These are overly simplified examples, but it shows how the total cost of healthcare for an individual can vary greatly just based on the type of plan they choose. Most likely, you will fall somewhere in the middle of the “Best Case” / “Worst Case” spectrum. The goal is to guess how close you are to one side or the other and how likely it is that you’ll need a high cost service during the year. You obviously can’t plan on having a serious accident, but the closer you get to that tipping point between the two plans, the more you might want to consider increasing your coverage to feel a little more comfortable with your financial risk in such a situation.
COVERAGE – What services and medications will I have access to under my plan?
There are several different ways to define “Coverage” when you’re referring to the details of an insurance plan, but this section will focus on the specific procedures, treatments, and prescriptions that your health insurance plan will approve. Basically, if you have a problem and you sign up for an insurance plan, you want to make sure that specific problem is something that falls under the benefits outlined in your plan.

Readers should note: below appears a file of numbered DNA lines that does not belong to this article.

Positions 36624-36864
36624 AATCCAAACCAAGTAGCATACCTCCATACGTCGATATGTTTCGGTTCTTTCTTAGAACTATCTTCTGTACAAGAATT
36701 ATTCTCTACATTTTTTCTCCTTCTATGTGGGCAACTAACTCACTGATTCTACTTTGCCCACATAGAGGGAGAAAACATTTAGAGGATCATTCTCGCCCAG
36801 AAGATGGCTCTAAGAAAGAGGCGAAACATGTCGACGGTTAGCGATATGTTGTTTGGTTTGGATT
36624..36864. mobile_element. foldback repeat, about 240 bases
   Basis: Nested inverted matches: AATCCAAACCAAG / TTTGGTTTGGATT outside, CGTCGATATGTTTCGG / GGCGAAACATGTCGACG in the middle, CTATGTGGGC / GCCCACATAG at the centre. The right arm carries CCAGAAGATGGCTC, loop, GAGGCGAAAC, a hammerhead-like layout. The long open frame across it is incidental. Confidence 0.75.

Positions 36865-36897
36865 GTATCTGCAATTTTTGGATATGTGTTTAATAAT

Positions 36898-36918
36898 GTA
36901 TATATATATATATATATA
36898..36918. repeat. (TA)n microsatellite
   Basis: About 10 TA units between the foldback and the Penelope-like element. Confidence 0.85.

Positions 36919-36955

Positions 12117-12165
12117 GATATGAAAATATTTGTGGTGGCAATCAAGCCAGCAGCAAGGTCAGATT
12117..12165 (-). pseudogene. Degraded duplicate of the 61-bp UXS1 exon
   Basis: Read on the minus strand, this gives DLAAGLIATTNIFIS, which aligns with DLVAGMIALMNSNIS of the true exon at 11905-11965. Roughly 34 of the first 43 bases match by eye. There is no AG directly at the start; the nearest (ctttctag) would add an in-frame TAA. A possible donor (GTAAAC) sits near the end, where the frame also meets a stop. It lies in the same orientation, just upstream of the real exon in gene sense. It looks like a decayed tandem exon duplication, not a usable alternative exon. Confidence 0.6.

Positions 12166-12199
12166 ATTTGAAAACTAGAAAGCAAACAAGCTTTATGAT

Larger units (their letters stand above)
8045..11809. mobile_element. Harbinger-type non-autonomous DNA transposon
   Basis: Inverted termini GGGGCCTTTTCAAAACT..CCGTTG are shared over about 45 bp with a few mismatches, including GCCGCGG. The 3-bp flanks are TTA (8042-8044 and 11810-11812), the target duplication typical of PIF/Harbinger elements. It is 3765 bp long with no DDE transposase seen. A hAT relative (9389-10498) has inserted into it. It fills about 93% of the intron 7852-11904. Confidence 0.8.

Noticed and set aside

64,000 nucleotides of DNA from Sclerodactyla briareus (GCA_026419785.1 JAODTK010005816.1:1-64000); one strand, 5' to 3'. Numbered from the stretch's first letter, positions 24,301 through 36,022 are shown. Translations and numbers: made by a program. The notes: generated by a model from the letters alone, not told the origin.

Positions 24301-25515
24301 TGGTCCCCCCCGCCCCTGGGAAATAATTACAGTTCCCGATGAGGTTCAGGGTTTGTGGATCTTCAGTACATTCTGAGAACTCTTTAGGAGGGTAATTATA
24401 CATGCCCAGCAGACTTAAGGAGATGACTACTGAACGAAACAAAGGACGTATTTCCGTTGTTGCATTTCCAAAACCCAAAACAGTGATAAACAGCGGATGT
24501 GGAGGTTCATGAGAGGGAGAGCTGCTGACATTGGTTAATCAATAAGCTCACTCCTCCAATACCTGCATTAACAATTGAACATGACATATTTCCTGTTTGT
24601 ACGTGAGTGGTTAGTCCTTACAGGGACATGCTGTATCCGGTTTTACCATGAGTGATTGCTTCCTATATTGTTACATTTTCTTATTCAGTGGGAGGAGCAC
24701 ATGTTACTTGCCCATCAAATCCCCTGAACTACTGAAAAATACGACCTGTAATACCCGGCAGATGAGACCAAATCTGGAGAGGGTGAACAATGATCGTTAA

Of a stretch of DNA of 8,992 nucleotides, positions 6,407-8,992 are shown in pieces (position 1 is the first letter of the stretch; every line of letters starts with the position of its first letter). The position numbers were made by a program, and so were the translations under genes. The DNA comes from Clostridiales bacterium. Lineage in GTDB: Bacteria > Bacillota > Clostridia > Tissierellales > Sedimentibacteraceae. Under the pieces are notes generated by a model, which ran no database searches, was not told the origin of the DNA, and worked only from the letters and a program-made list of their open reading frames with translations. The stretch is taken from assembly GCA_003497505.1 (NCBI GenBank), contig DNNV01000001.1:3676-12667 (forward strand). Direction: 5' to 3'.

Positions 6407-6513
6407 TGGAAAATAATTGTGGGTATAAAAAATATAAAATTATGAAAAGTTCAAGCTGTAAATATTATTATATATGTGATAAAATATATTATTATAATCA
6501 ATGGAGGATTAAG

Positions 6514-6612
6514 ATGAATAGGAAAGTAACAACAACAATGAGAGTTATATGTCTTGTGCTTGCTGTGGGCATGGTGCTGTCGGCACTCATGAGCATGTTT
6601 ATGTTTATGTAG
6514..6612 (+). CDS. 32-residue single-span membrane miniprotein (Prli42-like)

The majority of what is required to be covered by insurances is either mandated by the Affordable Cart Act or derived from basic Medicare standards, so most of coverage details for medical services are the same across the major commercial insurers. But, that doesn’t mean they are all the same, either. Standard medical services like doctor’s visits, generic medications, and vaccines, will be accepted on almost any plan. However, if you are planning to do non-standard things, like cosmetic surgeries, treatment for rare or complex diagnoses, or special blood testing, you should really try to dig a little deeper into the plan to see what types of services are actually covered.